WASHINGTON, D.C., U.S. — Several U.S. agricultural producer and agribusiness organizations commended introduction of rail legislation that was considered Sept. 17 by the U.S. Senate Commerce, Science and Transportation Committee.

The bill (S. 2777) was introduced by Sens. Jay Rockefeller, and John Thune, who serve as the chairman and ranking member, respectively, of the committee, which has jurisdiction over freight rail issues. The legislation would reauthorize the federal Surface Transportation Board (STB), expanding the agency to five members from its current three and improving its operations and independence.

In the letter, the organizations noted how severe rail service disruptions and other challenges facing those in agriculture over the last year has brought the constructive role that the STB can play into sharp focus. The agricultural groups in particular cited provisions in the bill that would expressly authorize the STB to initiate an investigation of rail practices - except for rate complaints - on its own initiative, without having to wait for the filing of a formal complaint by a freight rail user or group of users.

The agricultural groups, including the National Grain and Feed Association (NGFA), also highlighted the reforms they view as important to increasing the effectiveness of the agency in providing regulatory oversight of freight railroads. The groups noted that the legislation would "make an important contribution...by strengthening the independence of the STB, improving how it functions (including allowing much-needed ongoing dialogue amongst Board members); requiring more transparency concerning the status of its proceedings and the nature and disposition of complaints brought before the agency; and providing for a voluntary arbitration process for disputes involving unreasonable rail rates, unreasonable rail practices and rail carriers' common-carrier service obligations - with binding outcomes if utilized - that also recognizes and provides for the existence of private-sector arbitration systems for resolving such disputes."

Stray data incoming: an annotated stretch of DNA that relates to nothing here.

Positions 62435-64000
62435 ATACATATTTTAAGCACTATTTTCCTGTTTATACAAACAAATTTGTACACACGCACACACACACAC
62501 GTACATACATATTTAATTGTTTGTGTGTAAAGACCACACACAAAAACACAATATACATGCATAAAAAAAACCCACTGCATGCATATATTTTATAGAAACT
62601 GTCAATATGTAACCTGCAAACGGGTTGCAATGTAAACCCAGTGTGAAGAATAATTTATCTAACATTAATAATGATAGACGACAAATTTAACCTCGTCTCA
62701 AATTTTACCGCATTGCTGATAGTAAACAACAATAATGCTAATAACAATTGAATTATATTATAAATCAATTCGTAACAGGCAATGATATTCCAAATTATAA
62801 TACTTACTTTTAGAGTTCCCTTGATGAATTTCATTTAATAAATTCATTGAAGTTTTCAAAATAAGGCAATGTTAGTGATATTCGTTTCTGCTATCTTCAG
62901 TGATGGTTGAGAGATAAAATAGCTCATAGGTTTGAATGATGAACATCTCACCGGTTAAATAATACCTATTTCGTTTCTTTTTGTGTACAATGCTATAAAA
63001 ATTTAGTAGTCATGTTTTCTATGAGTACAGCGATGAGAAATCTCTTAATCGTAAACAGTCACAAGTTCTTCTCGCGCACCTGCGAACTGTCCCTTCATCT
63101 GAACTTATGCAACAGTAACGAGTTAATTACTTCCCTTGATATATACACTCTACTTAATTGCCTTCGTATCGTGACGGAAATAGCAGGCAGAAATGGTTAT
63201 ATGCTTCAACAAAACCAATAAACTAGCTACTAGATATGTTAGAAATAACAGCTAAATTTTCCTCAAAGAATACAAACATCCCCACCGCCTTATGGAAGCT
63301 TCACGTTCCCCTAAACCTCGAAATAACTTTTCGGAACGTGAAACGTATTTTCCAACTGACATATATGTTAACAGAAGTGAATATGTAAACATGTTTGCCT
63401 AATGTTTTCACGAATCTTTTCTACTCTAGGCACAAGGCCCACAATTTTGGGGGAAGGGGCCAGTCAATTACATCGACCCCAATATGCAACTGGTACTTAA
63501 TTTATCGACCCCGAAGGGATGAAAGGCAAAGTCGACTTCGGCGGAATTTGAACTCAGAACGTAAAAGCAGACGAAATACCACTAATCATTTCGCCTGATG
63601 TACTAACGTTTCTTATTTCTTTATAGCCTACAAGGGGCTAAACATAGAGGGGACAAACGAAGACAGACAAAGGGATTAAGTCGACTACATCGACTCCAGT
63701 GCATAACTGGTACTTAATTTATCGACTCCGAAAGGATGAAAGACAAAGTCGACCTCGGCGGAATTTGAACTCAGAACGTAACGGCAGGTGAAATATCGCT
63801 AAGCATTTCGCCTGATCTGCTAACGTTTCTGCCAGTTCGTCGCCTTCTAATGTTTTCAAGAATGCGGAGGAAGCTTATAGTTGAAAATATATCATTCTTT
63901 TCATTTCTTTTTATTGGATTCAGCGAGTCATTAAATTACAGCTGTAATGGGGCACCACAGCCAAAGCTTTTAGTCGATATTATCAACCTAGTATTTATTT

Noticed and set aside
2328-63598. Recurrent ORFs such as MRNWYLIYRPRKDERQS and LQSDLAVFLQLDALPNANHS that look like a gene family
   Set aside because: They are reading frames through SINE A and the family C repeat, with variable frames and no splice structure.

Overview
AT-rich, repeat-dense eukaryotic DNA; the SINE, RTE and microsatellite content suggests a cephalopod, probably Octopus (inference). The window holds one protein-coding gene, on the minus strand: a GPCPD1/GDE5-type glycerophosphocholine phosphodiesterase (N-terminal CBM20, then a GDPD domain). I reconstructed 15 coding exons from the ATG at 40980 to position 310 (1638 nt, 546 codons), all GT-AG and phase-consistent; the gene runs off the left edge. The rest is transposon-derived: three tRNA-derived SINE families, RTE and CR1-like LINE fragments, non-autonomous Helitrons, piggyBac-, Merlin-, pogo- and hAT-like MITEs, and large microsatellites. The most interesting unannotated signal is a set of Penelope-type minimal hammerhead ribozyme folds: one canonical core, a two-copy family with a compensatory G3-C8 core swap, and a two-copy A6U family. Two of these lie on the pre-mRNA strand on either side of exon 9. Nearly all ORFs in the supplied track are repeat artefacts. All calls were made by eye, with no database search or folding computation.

The groups concluded by expressing their commitment to working with senators to secure enactment of S. 2777. If the Senate committee approves the legislation today, it then could be considered by the full Senate. However, that is unlikely before the November elections.